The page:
• 2018-07
  • 2019-04
  • 2019-05
  • 2019-06
  • 2019-07
  • 2019-08
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  • 2019-10
  • 2019-11
  • 2019-12
  • 2020-01
  • 2020-02
  • 2020-03
  • 2020-04
  • 2020-05
  • In this context we initiated a program to develop


    In this context, we initiated a program to develop new antiviral chemotypes towards a host factor implicated in Cisatracurium Besylate receptor replication: the host (human) dihydrofolate reductase (DHFR) [21]. We recently identified this enzyme as the molecular target of 1-aryl-4,6-diamino-1,2-dihydrotriazines, structurally related to the antimalarial drug cycloguanil (1a, Fig. 1) [21]. This class of host DHFR inhibitors possessed intriguing dual activity against influenza A and B viruses and RSV. For the most promising derivatives (11a, 13a, 14a and 16a: range EC50 = 0.015–0.10 μM), the potency against influenza B was comparable to that of zanamivir (antiviral EC50 = 0.060 μM) [21], a neuraminidase inhibitor that is globally advised for influenza therapy [22]. These DHFR inhibitors also exhibited nanomolar activity (mean EC50 ∼0.008 μM) against RSV with a SI (ratio of cytotoxic to antiviral concentration) above 10,000 for compounds 11a, 14a and 16a, far surpassing the potency and safety profile of the anti-RSV drug ribavirin (EC50 = 5.8 μM, SI > 43). This report details our investigations to probe the antiviral activity of two novel azaspiro-2,4-diamino-1,6-dihydrotriazine scaffolds (compounds 1–21 and 22, 23; see Fig. 1) against both Orthomyxovirus (influenza A and B) and Paramyxovirus (RSV) representatives. These new dihydrotriazines were designed in order to better explore the chemical space around these scaffolds that are well tolerated for targeting the host (human) DHFR enzyme, with a view to evaluate its effect on virus inhibition. The new compounds confirmed the inhibitory profile against influenza viruses, especially type B. In order to verify the host-factor DHFR as the molecular target also for the azaspiro dihydrotriazines, the most promising derivatives were assayed against the recombinant hDHFR. These investigations were accompanied by molecular modeling studies of the title compounds in complex with the hDHFR, which predicted the most important features underlying protein/ligand binding. These information suggested the key molecular interactions required to achieve pharmacological activity and helped to rationalize the observed SAR of dihydrotriazine-containing derivatives acting as host (human) DHFR inhibitors.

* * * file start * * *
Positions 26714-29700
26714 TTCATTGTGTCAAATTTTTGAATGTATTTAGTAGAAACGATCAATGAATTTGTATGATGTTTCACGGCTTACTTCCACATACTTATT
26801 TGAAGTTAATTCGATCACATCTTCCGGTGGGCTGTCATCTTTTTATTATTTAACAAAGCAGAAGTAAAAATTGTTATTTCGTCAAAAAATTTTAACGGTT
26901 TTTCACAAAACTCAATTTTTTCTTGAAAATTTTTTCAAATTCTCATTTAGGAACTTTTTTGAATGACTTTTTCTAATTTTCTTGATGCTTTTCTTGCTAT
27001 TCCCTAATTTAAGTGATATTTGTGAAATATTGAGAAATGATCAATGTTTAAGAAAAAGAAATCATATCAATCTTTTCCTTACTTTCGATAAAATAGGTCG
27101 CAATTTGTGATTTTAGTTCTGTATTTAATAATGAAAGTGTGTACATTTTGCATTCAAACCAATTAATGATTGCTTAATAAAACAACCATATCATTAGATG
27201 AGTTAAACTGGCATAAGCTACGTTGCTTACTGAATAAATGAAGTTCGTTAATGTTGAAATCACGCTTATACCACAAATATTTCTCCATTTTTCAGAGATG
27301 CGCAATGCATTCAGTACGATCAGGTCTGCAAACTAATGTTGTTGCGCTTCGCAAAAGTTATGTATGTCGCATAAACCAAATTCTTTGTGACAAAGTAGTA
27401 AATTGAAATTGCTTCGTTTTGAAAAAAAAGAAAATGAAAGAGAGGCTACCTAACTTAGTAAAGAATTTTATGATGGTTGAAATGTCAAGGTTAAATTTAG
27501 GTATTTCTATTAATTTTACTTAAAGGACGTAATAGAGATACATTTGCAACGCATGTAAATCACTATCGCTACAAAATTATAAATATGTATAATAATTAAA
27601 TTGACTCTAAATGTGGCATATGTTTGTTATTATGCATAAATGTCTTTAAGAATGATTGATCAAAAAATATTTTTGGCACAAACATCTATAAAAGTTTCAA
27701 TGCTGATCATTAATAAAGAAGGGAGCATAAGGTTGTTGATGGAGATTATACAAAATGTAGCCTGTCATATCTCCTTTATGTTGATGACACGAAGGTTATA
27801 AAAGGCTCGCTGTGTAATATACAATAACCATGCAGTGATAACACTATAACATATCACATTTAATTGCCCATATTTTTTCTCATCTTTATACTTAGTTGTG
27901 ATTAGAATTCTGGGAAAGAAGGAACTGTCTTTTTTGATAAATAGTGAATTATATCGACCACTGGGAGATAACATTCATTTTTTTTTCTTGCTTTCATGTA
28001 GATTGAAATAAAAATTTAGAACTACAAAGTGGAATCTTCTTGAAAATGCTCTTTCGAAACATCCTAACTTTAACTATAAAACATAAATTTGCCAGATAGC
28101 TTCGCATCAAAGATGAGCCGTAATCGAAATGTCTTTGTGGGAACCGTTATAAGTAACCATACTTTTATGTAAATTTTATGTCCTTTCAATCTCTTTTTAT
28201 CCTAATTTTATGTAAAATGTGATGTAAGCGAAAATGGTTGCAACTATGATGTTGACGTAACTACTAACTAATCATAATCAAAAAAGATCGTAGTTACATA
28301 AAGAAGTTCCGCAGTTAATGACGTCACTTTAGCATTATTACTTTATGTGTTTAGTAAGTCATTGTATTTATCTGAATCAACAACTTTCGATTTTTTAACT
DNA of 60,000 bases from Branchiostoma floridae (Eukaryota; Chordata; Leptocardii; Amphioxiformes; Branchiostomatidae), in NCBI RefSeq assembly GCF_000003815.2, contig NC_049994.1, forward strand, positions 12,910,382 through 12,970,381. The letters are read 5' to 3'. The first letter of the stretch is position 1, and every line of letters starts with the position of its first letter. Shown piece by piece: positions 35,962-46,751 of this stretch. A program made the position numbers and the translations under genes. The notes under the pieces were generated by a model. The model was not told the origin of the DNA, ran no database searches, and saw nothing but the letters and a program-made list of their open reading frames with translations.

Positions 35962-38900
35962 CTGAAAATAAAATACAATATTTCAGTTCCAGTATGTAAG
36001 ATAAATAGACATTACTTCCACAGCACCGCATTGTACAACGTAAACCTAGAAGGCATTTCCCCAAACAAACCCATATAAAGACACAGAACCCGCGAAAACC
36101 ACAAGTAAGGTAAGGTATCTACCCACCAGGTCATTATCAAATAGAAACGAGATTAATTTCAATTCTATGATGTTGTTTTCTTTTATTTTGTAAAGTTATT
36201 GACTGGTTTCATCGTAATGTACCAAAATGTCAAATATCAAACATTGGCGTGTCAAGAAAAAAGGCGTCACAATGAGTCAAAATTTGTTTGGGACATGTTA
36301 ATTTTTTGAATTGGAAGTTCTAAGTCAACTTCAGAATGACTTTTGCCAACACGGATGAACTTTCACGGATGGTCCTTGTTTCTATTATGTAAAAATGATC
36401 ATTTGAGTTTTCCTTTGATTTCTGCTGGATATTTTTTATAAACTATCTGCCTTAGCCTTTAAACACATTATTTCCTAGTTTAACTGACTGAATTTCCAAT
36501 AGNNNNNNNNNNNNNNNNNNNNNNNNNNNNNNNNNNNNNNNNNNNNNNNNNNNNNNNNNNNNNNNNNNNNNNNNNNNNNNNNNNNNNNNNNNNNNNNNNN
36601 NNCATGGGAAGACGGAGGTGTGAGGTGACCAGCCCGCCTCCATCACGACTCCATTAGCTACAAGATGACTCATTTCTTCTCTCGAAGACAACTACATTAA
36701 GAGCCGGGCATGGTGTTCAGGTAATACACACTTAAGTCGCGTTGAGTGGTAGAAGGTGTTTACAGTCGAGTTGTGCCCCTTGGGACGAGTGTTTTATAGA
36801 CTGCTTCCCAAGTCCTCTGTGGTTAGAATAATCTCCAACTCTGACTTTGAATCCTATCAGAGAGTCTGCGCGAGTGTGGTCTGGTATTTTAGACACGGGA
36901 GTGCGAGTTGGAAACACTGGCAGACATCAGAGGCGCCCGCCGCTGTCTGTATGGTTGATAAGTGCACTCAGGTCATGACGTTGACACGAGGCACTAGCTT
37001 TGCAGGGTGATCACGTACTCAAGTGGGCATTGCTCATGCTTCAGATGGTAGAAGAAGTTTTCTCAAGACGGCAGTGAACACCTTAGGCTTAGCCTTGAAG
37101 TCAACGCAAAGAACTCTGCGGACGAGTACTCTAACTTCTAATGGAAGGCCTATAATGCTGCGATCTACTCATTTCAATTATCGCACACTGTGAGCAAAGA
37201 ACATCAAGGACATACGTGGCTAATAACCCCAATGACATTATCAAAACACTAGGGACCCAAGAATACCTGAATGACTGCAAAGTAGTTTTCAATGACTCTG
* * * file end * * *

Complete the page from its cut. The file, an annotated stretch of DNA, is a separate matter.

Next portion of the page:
Results and discussion
    Biological evaluation 3.1. Inhibition of influenza virus. The antiviral activity of compounds 1–23 was evaluated in cellular assays with influenza A/PR/8/34 (A/H1N1) and B/Ned/537/05 virus. The antiviral activity data obtained by microscopic inspection of the viral CPE (data not shown) were in agreement with those obtained by the colorimetric MTS cell viability test (Table 1). The EC50 values were similar whether based on the MTS or microscopic method, i.e. for compounds 4 and 6 the EC50 values were 0.29 and 0.19 μM, based on the MTS method, versus 0.42 and 0.35 μM, for the microscopic method. In parallel, the cytotoxicity of the compounds was determined by microscopy and MTS assay, yielding the MCC and CC50 values, respectively (Table 1). In addition, the target compounds were tested against a diverse panel of other viruses, including RSV (Table 1) which was highly susceptible to the previously reported series of cycloguanil-like dihydrotriazines [21] depicted in Fig. 1. Although the test compounds were directed towards a host cell enzyme, they produced no or marginal cytotoxicity at 100 μM in human cervix carcinoma HeLa or african green monkey Vero (results not shown) cell cultures, which were not highly proliferating due to addition of only 2% fetal calf serum (FCS) in the infection medium. Somewhat higher cytotoxicity was observed in the MDCK cells, which were Cisatracurium Besylate receptor actively dividing in the influenza assays due to the use of Ultra-MDCK® medium. This specialized medium enables to work under FCS-free conditions when adding trypsin to achieve multicycle influenza replication [23]. For instance, for the two most potent antiviral compounds 4 and 6, the MCC was 0.8 μM (4) and 0.16 μM (6). Yet, their 50% cytotoxic concentration values (i.e. CC50 assessed by MTS cell viability assay), were 18 and 51 μM for 4 and 6, respectively, which is 22- and 319-fold higher than the corresponding MCC values.